Maternity services at Stoke Mandeville Hospital must improve says health watchdog

Stoke Mandeville Hospital in Buckinghamshire. Credit: PA
Buckinghamshire Healthcare NHS Trust said that patient safety was a "priority" and that action is "already underway" to address the issues raised. Credit: PA

A new report into maternity services at Stoke Mandeville Hospital shows families who had lost babies were able to hear newborns crying and families celebrating from the bereavement suite.

Staff were also made to feel "unsafe" because of staffing levels.

The Care Quality Commission (CQC) visited the Aylesbury hospital in June and published its findings on 25 October. The health watchdog says the services must improve.

Some aspects of safety at the hospital "require improvement", inspector Carolyn Jenkinson wrote in her report.

Buckinghamshire Healthcare NHS Trust said that patient safety was a "priority" and that action is "already underway" to address the issues raised.

The inspection highlighted issues with the layout and design of maternity wards, which were "not always suitable for the services provided".

Ms Jenkinson's team said this included the dedicated bereavement suite for families who had lost babies.

She wrote: "This was not ideal, as bereaved families might have been able to hear babies cry and families celebrating.

"Birthing rooms and other clinical areas were spacious, but triage was very small and congested.

"The space limitations created trip hazards because equipment wires fell on the floor between each bed space."

Meanwhile, the environment in triage made it "impossible" to maintain confidentiality during phone calls and conversations, the report found.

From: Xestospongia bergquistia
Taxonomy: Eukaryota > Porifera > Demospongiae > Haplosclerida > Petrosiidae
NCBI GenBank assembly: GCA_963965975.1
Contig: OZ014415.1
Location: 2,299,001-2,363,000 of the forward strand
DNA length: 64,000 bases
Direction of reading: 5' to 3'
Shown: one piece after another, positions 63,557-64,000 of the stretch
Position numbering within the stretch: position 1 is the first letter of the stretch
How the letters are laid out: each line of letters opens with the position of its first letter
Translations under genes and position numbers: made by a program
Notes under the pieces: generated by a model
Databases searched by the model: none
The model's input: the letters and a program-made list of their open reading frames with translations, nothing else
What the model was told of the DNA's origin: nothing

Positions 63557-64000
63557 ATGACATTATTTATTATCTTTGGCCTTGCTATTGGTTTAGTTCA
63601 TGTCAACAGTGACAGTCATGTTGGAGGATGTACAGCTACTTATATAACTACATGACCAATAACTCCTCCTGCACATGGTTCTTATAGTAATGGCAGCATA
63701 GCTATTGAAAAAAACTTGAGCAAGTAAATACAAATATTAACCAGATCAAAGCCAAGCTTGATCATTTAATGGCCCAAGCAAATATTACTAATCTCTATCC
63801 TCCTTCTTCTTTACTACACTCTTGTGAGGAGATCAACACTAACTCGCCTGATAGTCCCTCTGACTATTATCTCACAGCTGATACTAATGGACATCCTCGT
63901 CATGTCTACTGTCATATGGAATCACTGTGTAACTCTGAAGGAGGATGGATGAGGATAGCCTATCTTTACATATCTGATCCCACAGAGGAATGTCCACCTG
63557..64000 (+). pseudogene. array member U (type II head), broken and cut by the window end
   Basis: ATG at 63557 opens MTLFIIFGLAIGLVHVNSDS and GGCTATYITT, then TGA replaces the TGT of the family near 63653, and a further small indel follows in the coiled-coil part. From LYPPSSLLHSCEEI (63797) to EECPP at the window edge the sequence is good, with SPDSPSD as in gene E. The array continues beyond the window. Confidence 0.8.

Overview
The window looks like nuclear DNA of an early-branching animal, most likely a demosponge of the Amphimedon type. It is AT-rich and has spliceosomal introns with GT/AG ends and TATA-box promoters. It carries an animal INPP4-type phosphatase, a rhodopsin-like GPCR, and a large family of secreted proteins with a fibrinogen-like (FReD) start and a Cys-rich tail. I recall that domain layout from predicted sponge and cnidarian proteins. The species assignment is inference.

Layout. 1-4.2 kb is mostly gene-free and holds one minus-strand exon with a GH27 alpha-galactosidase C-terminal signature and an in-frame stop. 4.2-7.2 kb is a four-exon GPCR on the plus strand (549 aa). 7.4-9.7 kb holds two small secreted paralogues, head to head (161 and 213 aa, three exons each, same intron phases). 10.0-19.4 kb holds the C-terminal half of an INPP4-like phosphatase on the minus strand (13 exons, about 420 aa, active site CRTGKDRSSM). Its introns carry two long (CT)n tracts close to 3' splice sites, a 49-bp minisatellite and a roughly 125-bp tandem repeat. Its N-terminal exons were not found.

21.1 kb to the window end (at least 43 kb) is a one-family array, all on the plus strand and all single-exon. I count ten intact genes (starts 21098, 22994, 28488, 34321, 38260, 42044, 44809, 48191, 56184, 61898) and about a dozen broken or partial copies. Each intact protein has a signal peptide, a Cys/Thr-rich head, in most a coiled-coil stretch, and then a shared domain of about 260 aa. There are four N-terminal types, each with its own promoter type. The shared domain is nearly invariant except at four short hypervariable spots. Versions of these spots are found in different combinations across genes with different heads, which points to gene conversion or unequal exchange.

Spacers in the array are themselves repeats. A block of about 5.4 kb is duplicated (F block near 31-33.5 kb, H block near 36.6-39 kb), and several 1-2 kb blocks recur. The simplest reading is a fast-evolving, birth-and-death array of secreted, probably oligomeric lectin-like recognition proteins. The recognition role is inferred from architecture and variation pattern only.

The inspection team said they overheard all conversations, including people's names and dates of birth despite staff closing the curtains across beds.

The report said: "It was also not possible for staff to discuss sensitive information such as safeguarding concerns in confidence.

"This meant safety could be compromised. However, leaders had recently introduced a designated waiting area for those needing initial assessment as part of the triage improvement plan."

Bays of beds were also found to be cramped, with curtains not hung properly, meaning "privacy could be affected".

The inspection team also said they were "concerned about the high temperature on Rothschild Ward".

The report read: "When we visited the temperature was 28C at 9am and 31C by the afternoon. This was despite the use of four portable air-conditioning units.

"One woman told us they had moved from a very hot bay and were more comfortable since they had been provided with a portable fan."

Stoke Mandeville Hospital Credit: ITV News Meridian

Inspectors also escalated concerns about the storage of breast milk to the matron after several undated samples of breast milk were found, including one that was three months old.

Another of the main concerns found was that the service had "high vacancy and sickness rates", with 11 midwives having left the service six months before the inspection.

The report read: "Staff told us low numbers of staff made them feel unsafe and sickness rates were increasing as staff became more stressed."

Despite the concerns, Stoke Mandeville's maternity services were praised for staff's understanding of how to protect women from abuse, control of infections and staff morale.

Neil Macdonald, Chief Executive of Buckinghamshire Healthcare NHS Trust, said: "The safety of those using our services is our priority and there are a number of actions required to make the necessary improvements."

He said plans were underway to improve maternity triage, staffing levels and equipment at Stoke Mandeville, which retains its overall CQC rating of 'Good'.

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